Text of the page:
SPONSORED CONTENT — In the high-flying world of single-pilot corporate aircraft, jetAVIVA brokers Mickea Smith and Denise Wilson are standouts. The Fort Worth-based Smith is an aviation professional with commercial, multi-engine, seaplane, and instrument ratings, and she’s within an eyelash of bagging her 525-type rating.
Denise has been flying professionally for 25 years, and holds type ratings in eight different jets, including the CE-525S. Highly experienced in the turbine world, Denise founded a charter company, maintenance company, and built an FBO.
Mickea Smith and Denise Wilson are the real deal, in other words, and they are now focused, laser-like, on Cessna Citations. Mickea handles the CJ, CJ1 and CJ1+ line, and Denise concentrates on the M2, CJ3 and CJ3+ Citation variants. As AVweb rolls out its new classified advertising section this week, we wanted to learn more about this intriguing market segment, so we called the experts.
First, Some Context
A half-century has elapsed since the Citation I rolled out of Cessna’s manufacturing facility in Wichita Kansas. The airplane hit the sweet spot for many corporate flight departments in terms of speed, handling, endurance, and price point. The CitationJet, or CJ, line was introduced in 1993, burnishing the important element of a single-pilot operation, which adds efficiency for the right kind of owner willing to focus on well-structured training.
“A single-pilot CJ1 adds simplified systems through better integration of autopilot, flight management systems and the flight director,” says Mickea. “Still, the CJ1’s handling is docile enough that it’s a straightforward step-up from high-performance multi-engine pistons or turboprops,” she says.
“It’s for pilots who’ve always dreamed of owning and flying his or her first jet,” she says, then taps the brakes on any inflated expectations.
“There will be a minimum of 25 hours of SOE (Supervised Operating Experience) issued as a requirement by the FAA if the CE-525S is the pilot’s first type rating. Ultimately, the minimum requirements for single-pilot operation will be dictated by your insurance company, and that will be largely dependent on the pilot’s experience level,” she says. The Collins Pro Line-21 found on CJ1s is still “business-jet avionics,” she says, and will require some time to master.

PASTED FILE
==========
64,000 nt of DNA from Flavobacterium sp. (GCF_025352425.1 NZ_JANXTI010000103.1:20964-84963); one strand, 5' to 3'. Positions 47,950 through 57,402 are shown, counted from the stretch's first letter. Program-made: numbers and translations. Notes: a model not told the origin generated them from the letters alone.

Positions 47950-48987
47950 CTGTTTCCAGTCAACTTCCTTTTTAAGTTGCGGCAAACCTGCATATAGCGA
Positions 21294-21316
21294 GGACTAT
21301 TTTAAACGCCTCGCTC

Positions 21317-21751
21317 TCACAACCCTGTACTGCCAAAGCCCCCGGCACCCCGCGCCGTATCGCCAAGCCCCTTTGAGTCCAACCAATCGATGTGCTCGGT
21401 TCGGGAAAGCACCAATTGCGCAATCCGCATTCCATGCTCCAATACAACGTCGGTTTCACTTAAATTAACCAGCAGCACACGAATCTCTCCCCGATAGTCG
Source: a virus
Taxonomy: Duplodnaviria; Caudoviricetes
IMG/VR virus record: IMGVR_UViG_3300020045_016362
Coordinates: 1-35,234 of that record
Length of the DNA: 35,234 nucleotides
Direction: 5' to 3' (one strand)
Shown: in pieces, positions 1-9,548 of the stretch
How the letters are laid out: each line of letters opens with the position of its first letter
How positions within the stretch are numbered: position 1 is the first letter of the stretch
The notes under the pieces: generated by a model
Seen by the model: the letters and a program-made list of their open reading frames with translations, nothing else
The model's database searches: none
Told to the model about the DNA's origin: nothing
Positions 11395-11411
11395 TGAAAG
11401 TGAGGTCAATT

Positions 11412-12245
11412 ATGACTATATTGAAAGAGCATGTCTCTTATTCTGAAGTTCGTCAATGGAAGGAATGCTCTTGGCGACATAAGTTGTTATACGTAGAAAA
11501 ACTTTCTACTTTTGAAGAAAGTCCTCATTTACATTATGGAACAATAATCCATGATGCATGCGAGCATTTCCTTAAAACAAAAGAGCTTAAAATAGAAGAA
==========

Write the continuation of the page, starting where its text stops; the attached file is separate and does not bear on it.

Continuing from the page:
Avionics aside, a major selling point of the CJ1 series is the line’s Williams FJ-44-1A turbofan, with 1,900 pounds of takeoff thrust and a book range of 1,485 nautical miles.
“In terms of current market, let’s look at the numbers,” says Mickea. “From June last year to June this year, there were 29 sales of CJ1s worldwide. There are only seven currently on the market, and the average price has increased 53%.”
“With the softening of the stock market, there is talk of a downturn in CJ1 sales, but the numbers haven’t reflected that yet. However, it’s a dynamic market, and it changes daily. Right now, a used CJ1 will fetch between $1.6 and $2.2 million. As inventory slowly creeps back, we don’t expect any further appreciation, and now is the time to sell in order to maximize sale price.”
The M2 Gen 2 With G3000
Likewise, Mickea’s colleague Denise Wilson has seen upward pricing pressure on the Garmin G3000-equipped Cessna M2 twinjets, which has the performance-enhanced Williams FJ-44-1AP engines.
“Future M2 pricing is hard to predict lately, but we’ve seen earlier-serial-number aircraft increase from $2.8 to $3.0 million to near $4.0 million, and newer pre-owned M2s have topped out around $5.2 million over the last year. There are more buyers than sellers, and that has brought the price up significantly. However, as more sellers decide to take advantage of today’s sales prices and more inventory becomes available, we expect to see less price appreciation in the coming months. Now is the time to sell if you want to maximize your sales price.”
Still, Denise says, even owners who are highly leveraged in the stock market aren’t talking about selling, unless it’s to capitalize on selling for more than they bought their aircraft. jetAVIVA is also seeing a steady influx of new-to-aviation, high-net-worth individuals entering the used-jet market.
Bottom line: If you’re a seller, as we look down the barrel of high inflation and a stock market sell-off, you may not see those formerly high prices for a while. If you’re a buyer, we happen to know a couple of skilled jet brokers who would like to hear from you.
The AVweb classified system rolls out soon. You’ll find single-aircraft listings, multiple broker listings, aviation jobs, and listings for parts and services. Early listers get the first two months free, and the clock starts June 30. Watch for more analyses of aviation market segments in AVweb’s five-times weekly Flash.